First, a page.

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A qualitative study of perfectionism among self-identified perfectionists in sport, dance, and music.

Hill, Andrew P. ORCID: https://orcid.org/0000-0001-6370-8901, Witcher, C S G, Gotwals, J K and Leyland, A F (2015) A qualitative study of perfectionism among self-identified perfectionists in sport, dance, and music. Sport, exercise and performance psychology, 44 (4). pp. 237-253.

Hill Witcher Gotwals Leyland (in press) SEPP.pdf - Accepted Version

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When adopting any measure of perfectionism to examine the characteristic in sport or the 2 performing arts, researchers make assumptions regarding its core features and, sometimes, its 3 effects. So to avoid doing so, in the current study we employed qualitative methods to examine 4 the accounts of self-identified perfectionists. Specifically, the purpose of this study was to 5 explore the opinions and perceptions of high-level, self-identified perfectionists from sport, 6 dance, and music. In particular, we sought to obtain detailed information regarding (i) 7 participants’ perceptions of the main features of being a perfectionist and (ii) how they perceived 8 being a perfectionist to influence their lives. Semi-structured interviews were conducted with 15 9 international/professional athletes, dancers, and musicians. Thematic analysis was used to 10 identify patterns and themes within the transcripts. Three overarching themes were identified: 11 drive, accomplishment, and strain. Being a perfectionist was characterised by the participants as 12 having ever increasing standards, obsessiveness, rigid and dichotomous thinking, and 13 dissatisfaction. The participants also described how being a perfectionist influenced their lives 14 by, on the one hand, providing greater capacity for success in their respective domains but, on 15 the other hand, contributing to varying degrees of personal and interpersonal difficulties. The 16 accounts suggest that, in the main, the content of current models and measures adequately 17 capture the features of being a perfectionist in sport and performing arts. However, a greater 18 focus on obsessiveness, dissatisfaction, and intra- versus inter-personal dimensions of 19 perfectionism would provide further insight into the lives of perfectionists in these domains.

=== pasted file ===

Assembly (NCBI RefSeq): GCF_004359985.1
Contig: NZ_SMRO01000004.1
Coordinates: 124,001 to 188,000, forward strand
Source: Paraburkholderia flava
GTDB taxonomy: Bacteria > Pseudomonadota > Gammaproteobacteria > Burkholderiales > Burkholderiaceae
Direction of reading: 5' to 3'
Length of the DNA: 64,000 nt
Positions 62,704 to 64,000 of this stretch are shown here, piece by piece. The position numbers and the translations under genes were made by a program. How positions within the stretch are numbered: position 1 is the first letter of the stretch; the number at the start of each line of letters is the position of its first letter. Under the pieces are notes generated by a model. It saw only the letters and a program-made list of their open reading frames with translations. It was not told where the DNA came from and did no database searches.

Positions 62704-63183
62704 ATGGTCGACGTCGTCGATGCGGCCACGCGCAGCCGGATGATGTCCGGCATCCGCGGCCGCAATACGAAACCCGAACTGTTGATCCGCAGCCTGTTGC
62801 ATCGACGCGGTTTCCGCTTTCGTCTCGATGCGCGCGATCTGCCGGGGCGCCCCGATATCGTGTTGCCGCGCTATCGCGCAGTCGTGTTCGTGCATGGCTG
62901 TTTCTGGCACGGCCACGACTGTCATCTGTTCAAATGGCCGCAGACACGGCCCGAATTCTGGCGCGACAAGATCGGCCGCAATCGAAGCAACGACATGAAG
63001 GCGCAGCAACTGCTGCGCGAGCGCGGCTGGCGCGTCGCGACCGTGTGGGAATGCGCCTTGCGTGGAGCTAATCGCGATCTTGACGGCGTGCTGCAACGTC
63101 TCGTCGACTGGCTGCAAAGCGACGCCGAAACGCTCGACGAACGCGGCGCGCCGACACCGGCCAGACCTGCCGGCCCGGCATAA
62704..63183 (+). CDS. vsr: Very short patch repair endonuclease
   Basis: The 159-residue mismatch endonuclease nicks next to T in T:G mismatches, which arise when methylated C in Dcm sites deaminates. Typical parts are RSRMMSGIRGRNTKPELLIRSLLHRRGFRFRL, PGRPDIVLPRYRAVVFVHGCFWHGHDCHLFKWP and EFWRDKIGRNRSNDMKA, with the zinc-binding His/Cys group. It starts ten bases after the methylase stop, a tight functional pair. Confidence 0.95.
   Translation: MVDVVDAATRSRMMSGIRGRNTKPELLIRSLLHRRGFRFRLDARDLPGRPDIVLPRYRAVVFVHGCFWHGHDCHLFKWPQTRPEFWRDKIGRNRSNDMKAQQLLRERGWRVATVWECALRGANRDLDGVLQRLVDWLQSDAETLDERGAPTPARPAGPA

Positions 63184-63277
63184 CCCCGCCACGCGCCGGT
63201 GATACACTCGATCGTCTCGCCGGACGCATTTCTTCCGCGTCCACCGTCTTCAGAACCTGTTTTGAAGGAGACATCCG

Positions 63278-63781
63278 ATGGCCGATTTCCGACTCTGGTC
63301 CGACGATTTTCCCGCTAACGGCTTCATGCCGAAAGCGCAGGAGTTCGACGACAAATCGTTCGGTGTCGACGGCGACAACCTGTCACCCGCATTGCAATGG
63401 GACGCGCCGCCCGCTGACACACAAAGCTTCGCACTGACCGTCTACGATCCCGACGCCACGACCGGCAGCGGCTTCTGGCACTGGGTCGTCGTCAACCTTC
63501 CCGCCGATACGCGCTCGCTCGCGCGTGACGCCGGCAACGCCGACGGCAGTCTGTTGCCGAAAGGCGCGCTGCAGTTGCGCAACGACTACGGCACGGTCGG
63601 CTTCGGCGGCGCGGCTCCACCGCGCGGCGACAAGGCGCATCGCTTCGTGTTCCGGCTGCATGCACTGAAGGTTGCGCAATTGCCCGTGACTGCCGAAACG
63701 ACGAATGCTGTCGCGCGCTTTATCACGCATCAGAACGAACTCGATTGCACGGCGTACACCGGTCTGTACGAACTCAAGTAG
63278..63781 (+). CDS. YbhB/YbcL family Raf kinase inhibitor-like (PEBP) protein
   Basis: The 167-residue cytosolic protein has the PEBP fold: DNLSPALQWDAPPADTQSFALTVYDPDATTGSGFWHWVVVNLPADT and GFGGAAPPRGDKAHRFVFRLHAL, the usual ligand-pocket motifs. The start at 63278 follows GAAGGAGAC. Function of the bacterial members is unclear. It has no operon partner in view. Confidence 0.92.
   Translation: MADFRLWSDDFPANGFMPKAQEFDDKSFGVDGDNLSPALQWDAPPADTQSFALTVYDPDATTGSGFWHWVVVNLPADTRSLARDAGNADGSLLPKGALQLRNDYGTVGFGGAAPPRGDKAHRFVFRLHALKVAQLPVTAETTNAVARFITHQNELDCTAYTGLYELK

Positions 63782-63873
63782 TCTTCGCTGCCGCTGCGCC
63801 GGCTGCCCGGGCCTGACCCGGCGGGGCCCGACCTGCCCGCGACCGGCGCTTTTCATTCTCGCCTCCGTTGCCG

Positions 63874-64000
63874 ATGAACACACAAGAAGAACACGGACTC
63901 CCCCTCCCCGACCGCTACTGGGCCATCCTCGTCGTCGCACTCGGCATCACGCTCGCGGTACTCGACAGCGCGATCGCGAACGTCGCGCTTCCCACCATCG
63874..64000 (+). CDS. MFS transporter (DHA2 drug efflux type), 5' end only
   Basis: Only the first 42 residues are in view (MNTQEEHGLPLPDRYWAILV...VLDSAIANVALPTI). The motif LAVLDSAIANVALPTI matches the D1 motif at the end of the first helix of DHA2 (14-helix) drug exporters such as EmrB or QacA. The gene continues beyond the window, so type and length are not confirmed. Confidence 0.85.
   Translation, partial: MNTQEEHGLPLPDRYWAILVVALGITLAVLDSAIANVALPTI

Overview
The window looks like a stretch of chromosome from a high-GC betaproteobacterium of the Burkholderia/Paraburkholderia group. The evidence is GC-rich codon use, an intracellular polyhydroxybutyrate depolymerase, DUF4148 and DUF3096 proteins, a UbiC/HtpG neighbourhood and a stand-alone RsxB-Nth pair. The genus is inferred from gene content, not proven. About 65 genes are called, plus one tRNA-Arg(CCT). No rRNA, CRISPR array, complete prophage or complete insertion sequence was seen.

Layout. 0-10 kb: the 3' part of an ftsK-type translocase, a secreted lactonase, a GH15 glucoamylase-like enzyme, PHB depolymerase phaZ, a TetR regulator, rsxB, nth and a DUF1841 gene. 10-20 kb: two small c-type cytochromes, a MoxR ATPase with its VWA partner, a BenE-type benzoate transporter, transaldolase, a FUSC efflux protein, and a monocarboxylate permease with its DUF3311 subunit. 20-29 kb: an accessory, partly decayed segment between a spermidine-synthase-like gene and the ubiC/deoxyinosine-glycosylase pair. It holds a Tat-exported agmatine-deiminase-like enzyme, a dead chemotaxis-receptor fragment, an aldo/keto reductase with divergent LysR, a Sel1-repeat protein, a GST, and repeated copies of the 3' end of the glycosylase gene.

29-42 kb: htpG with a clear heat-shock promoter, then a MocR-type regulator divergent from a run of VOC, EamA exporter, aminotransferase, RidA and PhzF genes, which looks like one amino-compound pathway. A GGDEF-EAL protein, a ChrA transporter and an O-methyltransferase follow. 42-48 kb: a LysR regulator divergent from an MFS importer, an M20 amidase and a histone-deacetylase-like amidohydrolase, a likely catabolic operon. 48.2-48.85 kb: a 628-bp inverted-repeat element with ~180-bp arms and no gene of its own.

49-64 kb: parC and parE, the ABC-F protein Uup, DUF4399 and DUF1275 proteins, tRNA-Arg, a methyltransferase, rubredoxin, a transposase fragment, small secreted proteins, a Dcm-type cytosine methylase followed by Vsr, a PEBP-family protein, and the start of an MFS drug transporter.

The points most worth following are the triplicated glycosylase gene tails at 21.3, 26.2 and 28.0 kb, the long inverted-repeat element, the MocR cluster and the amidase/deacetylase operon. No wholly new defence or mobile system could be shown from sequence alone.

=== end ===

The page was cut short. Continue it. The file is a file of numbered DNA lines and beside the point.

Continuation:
Item Type: Article
Status: Published
DOI: https://doi.org/10.1037/spy0000041
Subjects: B Philosophy. Psychology. Religion > BF Psychology
School/Department: School of Science, Technology and Health
URI: https://ray.yorksj.ac.uk/id/eprint/716

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